“They asked me who the president was, and I said Nixon. I don’t know where that came from,” Joshua said. “They asked me what my name was … I told them my name was Big Longo.”
The next morning, he could remember football, but he couldn’t recognize his family or remember his name.
After more than 30 years coaching, Michael Shortt, head football coach at Cleburne County High School since 1998, has seen gradual changes in how concussions are assessed and treated — changes for the better, in his opinion.
“Anything safety-wise that can enhance our game and make it safer for kids, I’m all for that,” Shortt said. “We’re going to do that here.”
Shortt remembers sustaining concussions during his playing days.
“My coaches took care of me then,” Shortt, a 1980 graduate of Cleburne County, said. “They knew something wasn’t right.”
Last year, the state limited the number of hours of live contact in which football teams could participate, according to the AHSAA.
Ron Ingram, an AHSAA official, said a school ignoring the state’s concussion protocol is rare. The protocol was adopted by the state Legislature in 2011 to apply to all youth associations. If a doctor, trainer or coach suspects an athlete is suffering from concussion signs or symptoms, such as dizziness or confusion, that athlete is removed from play and cannot return until he or she is cleared by a medical doctor.
“There’s three things the AHSAA puts most importantly,” Ingram said. “One is health and safety. Second, fair play and the third thing is sportsmanship.”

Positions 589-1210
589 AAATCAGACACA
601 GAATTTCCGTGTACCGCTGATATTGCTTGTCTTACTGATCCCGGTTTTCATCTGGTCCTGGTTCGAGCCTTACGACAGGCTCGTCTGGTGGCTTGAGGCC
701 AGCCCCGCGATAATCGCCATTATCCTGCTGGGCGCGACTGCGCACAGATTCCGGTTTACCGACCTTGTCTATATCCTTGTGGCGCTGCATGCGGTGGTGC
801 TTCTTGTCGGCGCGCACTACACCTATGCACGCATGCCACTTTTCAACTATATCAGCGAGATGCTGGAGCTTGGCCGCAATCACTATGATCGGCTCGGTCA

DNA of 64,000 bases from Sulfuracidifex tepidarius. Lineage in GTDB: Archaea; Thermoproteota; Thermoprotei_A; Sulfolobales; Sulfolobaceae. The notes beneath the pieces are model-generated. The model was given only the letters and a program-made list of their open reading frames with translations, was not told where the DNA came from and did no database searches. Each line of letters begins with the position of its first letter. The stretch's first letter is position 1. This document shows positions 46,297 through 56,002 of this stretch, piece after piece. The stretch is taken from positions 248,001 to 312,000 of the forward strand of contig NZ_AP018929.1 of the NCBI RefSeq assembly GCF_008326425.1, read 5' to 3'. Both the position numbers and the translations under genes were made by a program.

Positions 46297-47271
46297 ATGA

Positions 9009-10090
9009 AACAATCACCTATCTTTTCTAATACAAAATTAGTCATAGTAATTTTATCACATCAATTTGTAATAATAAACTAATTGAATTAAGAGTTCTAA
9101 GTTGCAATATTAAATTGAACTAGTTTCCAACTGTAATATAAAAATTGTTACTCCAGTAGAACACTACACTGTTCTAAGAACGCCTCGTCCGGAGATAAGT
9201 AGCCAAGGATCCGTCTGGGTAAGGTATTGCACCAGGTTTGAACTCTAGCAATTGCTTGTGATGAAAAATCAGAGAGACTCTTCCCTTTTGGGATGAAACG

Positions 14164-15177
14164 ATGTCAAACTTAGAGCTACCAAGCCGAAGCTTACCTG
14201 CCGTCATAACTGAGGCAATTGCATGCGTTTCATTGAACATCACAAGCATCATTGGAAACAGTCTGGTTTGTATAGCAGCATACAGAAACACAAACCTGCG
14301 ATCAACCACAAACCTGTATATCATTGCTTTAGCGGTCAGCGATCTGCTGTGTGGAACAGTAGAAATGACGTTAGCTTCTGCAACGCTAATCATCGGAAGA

State regulations serve as a baseline for schools’ concussion protocols, according to Randy Beason, athletic trainer at Cleburne County and Alexandria high schools.
Beason uses the Standardized Assessment of Concussion, which measures orientation, immediate memory and concentration among others. He also uses the Balance Error Screening System, to assess potential concussions. An athlete is assessed a day later. After Beason observes concussion-like symptoms, he takes the athlete out of practice and informs the parents and coach. A physician then takes over and determines the next steps. Beason typically will enact the concussion protocol if he observes more than two symptoms.
“I treat them like my own child,” Beason said. “If I’m not going to let my child play, I’m sure not going to let anybody else play.”
At Cleburne County, Shortt will keep a player with a concussion out for at least seven days.
Athletes who suffer a concussion need brain rest, which extends beyond the football field, according to Michael Herndon, who served as team doctor at Jacksonville State University for 10 years and Alexandria’s team doctor for 17.
“Our typical protocol is if you get a concussion … shut it down, do nothing, no exercise, no contact, no nothing, until all neuro symptoms abate,” Herndon said. “That may be days to weeks, depending on the kids.”